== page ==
The American Academy of Ambulatory Care Nursing (AAACN) defines professional telehealth nursing as a complex, multifaceted specialty that encompasses independent and collaborative practice.
The comprehensive practice of telehealth nursing is one built upon a broad knowledge base of nursing and health sciences, and applies clinical expertise rooted in the nursing process.
According to the Assistant Secretary for Planning and Evaluation (ASPE) Office of Health Policy, telehealth use increased dramatically during the COVID-19 pandemic. One 2020 study found that telehealth use peaked in March and April 2020, increasing from less than 1% of healthcare visits to aMs high as 80% of visits in places where the pandemic prevalence was high — driving telehealth utilization to record high levels.
In fact, according to an ASPE analysis of telehealth trends during the pandemic, using data from the Census Bureau’s Household Pulse Survey (HPS) of more than 800,360 adults from across all 50 states and Washington, D.C., 1 in every 4 adults reported having an appointment with a healthcare professional by video or audio — with telehealth usage particularly elevated from April to October 2021.
During the pandemic, AAACN recognized the growing urgency for telehealth care and its impact on the association’s membership. AAACN’s Kathleen Martinez, MSN, RN, CPN, began her term as AAACN’s 2021-2022 president in April 2021 – the height of telehealth usage in the United States.
Kathleen Martinez, M.S.N., RN, CPN
President, American Academy of Ambulatory Care Nursing
The pandemic brought attention the need, and importance, of telehealth care. How are today’s ambulatory nurses responding to the rise in telehealth care pathways?
Telehealth and telephone triage have always been core competencies of ambulatory care nursing. As a matter of fact, telehealth has been in existence since the invention of the telephone. Traditionally, healthcare providers traveled to people’s home to deliver care. In the same spirit, ambulatory care nurses today meet people where life is lived: in schools, community centers, clinics, and their homes. For decades, ambulatory care nurses have used telecommunication and telehealth to reach individuals in these settings.
Think about it: if you were feeling ill, had limited transportation options, or lived in a rural location, how great would it be to talk to a highly trained, experienced healthcare professional from your home? Somewhere along the way we decided that it was a good idea to insist that sick, anxious, and physically challenged individuals should travel to healthcare facilities to receive care. It certainly made it easier for the care providers, but what about the patients we have committed to serve? What about the care of the patient?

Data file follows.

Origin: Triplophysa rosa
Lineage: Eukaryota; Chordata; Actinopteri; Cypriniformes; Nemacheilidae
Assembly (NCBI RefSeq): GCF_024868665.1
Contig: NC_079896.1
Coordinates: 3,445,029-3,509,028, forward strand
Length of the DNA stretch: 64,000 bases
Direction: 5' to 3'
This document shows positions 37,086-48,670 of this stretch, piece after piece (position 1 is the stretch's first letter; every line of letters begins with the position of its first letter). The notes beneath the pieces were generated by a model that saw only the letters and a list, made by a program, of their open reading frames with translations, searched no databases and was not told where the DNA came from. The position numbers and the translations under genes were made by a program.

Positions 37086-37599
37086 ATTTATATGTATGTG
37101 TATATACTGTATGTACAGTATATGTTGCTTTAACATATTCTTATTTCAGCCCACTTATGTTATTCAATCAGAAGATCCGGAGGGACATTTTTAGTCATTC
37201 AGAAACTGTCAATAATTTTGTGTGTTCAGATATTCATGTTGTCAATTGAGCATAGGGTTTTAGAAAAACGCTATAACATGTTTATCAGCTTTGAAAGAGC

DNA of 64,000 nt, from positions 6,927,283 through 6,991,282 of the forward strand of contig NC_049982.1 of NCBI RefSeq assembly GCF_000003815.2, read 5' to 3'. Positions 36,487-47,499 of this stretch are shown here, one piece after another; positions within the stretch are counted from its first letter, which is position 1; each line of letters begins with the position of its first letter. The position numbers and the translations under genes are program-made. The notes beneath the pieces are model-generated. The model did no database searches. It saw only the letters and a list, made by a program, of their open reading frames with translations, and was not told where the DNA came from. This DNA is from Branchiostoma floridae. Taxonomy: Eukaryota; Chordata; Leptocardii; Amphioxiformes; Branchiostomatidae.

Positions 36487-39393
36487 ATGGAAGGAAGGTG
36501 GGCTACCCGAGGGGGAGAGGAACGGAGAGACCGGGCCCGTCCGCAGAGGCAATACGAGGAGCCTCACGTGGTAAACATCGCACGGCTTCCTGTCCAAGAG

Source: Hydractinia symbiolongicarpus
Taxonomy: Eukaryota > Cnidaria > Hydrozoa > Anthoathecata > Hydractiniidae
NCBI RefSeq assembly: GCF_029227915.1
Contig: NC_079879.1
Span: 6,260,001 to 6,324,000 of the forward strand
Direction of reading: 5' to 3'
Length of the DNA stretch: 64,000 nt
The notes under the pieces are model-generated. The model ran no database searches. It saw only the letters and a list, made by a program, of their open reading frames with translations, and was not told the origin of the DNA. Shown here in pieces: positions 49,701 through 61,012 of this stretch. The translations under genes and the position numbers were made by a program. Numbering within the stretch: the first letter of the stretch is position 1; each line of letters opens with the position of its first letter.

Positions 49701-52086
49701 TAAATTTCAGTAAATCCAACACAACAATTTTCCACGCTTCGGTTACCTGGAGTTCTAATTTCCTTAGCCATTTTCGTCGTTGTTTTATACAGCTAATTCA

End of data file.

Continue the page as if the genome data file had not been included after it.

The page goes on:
What career opportunities and/or certification opportunities in telehealth care are there for those considering ambulatory care nursing as a career path?
Currently some ambulatory care nurses are working 100% remotely and providing telephone triage services. The options to use telehealth to promote wellness and limit illness are limitless. To name a few: primary care, palliative care, school health, pediatric and perinatal care, mental health, chronic diseases, nursing homes, childcare facilities, and all specialty care areas. The opportunities for extending care in rural communities are especially compelling. As rural areas are losing providers and critical care hospitals, individuals in these communities have access to world-class care through ambulatory care nursing-assisted telehealth visits with larger facilities.
Right now is an amazing time to launch a career in ambulatory care nursing. Although there is not a specific certification for telehealth nursing, ambulatory care nurses who provide telehealth nursing care to patients are required to possess knowledge and competencies in this area. For this reason, the Ambulatory Care Nursing Certification (RN-BC) is an excellent certification to validate expertise and is a great option for telehealth nurses. For those looking at building a career in ambulatory care nursing, telehealth nursing is exciting, challenging, and satisfying. There is no greater privilege than using our knowledge and compassion to assist another in achieving optimal health and wellness.
How did ambulatory care nurses navigate the surge to telehealth during the pandemic, and how are today’s ambulatory care nurses remaining resilient?
We have seen pain and we have endured loss. We have been tested in ways never anticipated and have responded with courage and ingenuity never imagined. During the pandemic, ambulatory care nurses were always present and available, providing information, education, recommendations, and direction in a time of misinformation, anxiety, and fear. As ambulatory care nurses, we are experts at care coordination, transition management, and telephone triage. These skills were paramount during the pandemic. While other specialties scrambled to redefine their profession within the limitations imposed by the quarantine and government regulations, ambulatory care nurses seamlessly navigated the chaos to ensure the health and safety of patients.
In the early days of the pandemic, many nurse-based telephone triage call centers saw their call volumes increase by thousands of calls per day. Nurses put in long hours and worked extra shifts while trying to sort out information and guidelines that were changing daily. Telephone triage is a complex skill where the nurse is required to assess a patient using only the phone. Many ambulatory care nurse leaders were tapped to take on unprecedented telehealth projects.
Now, as we take a breath and prepare for our next adventures in delivering patient care, today’s community of ambulatory care nurses stand resilient as an enriched and caring community who is here to encourage, support, and cheer one another on as we continue to bring care to those who need us most.